This photo released on Nov 5, 2019, by the Atomic Energy Organization of Iran shows centrifuge machines in Natanz uranium enrichment facility in central Iran. (PHOTO / ATOMIC ENERGY ORGANIZATION OF IRAN VIA AP)
VIENNA — The International Atomic Energy Agency (IAEA) confirmed on Thursday that Iran had transferred Uranium Hexafluoride (UF6) to the Fordow Fuel Enrichment Plant (FFEP).
The Atomic Energy Organization of Iran (AEOI) said that Iran started pumping uranium gas into the centrifuges at the Fordow nuclear plant, which is located in a mountain bunker 160 km south of the capital, Tehran
"The Agency verified the transfer of a cylinder of natural UF6 from the Fuel Enrichment Plant at Natanz to FFEP and that it had been connected at FFEP in preparation for feeding UF6 into the two cascades of IR-1 centrifuges," said a spokesperson with the IAEA.
According to the spokesperson, Acting Director General of the IAEA Cornel Feruta reported to the agency's Board of Governors on Iran's implementation of its nuclear-related commitments under the Joint Comprehensive Plan of Action (JCPOA) regarding its activities at the FFEP.
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The Atomic Energy Organization of Iran (AEOI) said on Thursday that Iran started pumping uranium gas into the centrifuges at the Fordow nuclear plant, which is located in a mountain bunker 160 km south of the capital, Tehran.
Iran's move came as the fourth step to scale back its commitments to the 2015 nuclear deal, also known as the JCPOA, after the United States reneged on the deal in 2018.
Under the nuclear deal, Iran agreed to put curbs on its nuclear activities in exchange for the termination of economic and financial sanctions.
Detention of IAEA inspector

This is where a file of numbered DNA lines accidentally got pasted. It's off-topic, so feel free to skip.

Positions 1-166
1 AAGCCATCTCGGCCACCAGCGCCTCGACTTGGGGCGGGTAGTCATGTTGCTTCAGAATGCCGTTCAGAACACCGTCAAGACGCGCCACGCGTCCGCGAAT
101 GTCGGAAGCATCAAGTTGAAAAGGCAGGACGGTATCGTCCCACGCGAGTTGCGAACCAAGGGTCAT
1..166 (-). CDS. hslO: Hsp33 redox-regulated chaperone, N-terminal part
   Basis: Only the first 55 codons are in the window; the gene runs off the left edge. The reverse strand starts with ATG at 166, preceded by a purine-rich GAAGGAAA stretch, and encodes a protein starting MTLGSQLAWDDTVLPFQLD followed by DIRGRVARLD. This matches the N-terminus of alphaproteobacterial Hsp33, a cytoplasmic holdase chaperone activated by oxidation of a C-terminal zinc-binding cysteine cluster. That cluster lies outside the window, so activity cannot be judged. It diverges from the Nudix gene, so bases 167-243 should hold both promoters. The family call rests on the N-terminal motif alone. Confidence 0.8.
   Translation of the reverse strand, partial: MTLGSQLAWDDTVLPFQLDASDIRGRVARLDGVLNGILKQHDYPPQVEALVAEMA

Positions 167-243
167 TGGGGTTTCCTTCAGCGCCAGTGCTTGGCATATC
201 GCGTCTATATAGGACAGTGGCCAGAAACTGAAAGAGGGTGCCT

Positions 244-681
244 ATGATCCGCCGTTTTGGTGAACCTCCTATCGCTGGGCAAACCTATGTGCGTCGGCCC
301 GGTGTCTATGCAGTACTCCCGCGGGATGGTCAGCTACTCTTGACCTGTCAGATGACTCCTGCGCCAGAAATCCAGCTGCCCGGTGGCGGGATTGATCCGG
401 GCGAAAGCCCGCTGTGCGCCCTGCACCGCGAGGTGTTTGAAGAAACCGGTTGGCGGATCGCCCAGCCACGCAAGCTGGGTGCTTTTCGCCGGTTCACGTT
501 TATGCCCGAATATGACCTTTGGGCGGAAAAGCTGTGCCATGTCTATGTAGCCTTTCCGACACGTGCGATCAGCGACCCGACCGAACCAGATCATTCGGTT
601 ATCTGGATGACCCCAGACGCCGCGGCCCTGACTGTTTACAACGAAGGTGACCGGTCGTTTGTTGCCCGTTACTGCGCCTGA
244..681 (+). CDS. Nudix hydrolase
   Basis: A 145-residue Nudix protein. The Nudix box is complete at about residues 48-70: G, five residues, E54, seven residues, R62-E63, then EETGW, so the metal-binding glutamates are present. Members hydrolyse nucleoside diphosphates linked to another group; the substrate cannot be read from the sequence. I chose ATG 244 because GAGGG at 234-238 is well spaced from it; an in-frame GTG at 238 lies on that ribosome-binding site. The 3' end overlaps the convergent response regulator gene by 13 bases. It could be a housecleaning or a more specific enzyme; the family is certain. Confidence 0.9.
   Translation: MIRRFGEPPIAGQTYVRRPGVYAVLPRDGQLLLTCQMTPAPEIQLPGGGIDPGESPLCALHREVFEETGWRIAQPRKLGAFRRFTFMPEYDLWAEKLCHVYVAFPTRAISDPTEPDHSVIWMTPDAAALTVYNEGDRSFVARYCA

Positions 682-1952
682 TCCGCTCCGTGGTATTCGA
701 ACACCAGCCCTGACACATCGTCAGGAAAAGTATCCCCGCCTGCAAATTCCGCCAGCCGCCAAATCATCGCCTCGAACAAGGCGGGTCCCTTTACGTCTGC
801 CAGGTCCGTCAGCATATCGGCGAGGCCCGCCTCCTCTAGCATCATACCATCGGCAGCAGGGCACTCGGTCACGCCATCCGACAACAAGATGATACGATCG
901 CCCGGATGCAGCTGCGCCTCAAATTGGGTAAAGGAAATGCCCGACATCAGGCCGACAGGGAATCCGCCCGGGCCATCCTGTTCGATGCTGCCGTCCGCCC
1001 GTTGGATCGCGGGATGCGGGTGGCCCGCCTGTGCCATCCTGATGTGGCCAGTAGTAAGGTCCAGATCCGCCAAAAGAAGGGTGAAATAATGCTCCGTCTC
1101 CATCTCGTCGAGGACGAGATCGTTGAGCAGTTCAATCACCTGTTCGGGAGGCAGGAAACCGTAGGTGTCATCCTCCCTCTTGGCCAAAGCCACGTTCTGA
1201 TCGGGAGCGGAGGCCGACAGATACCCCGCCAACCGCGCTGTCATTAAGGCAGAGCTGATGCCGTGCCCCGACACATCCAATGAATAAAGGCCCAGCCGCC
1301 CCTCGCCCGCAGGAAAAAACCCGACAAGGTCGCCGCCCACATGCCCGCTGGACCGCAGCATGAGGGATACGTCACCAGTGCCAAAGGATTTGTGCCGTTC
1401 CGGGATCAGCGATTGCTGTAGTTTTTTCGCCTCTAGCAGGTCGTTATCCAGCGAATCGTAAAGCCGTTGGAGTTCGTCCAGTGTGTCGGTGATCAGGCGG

The UN nuclear watchdog confirmed on Thursday that Iran detained an inspector temporarily last week.
Feruta told the IAEA board of governors that an agency inspector was last week temporarily prevented from leaving Iran, said the IAEA spokesperson in a statement.
Preventing an inspector from leaving a country, particularly when instructed to do so by the agency, is not acceptable and should not occur, Feruta said, according to the statement.
Iran was reportedly said on Thursday that it had cancelled the accreditation of an IAEA inspector after she triggered an alarm last week at the entrance to the Natanz uranium enrichment plant.
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This raised concern that the inspector could be carrying a "suspicious material", media reported, citing a statement of the Atomic Energy Organisation of Iran (AEOI).
The IAEA does not agree with Iran's characterization of the situation involving the inspector, who was carrying out official safeguards duties in Iran, according to its statement.
The agency will continue to consult with Iran with a view to clarifying the situation, it added.
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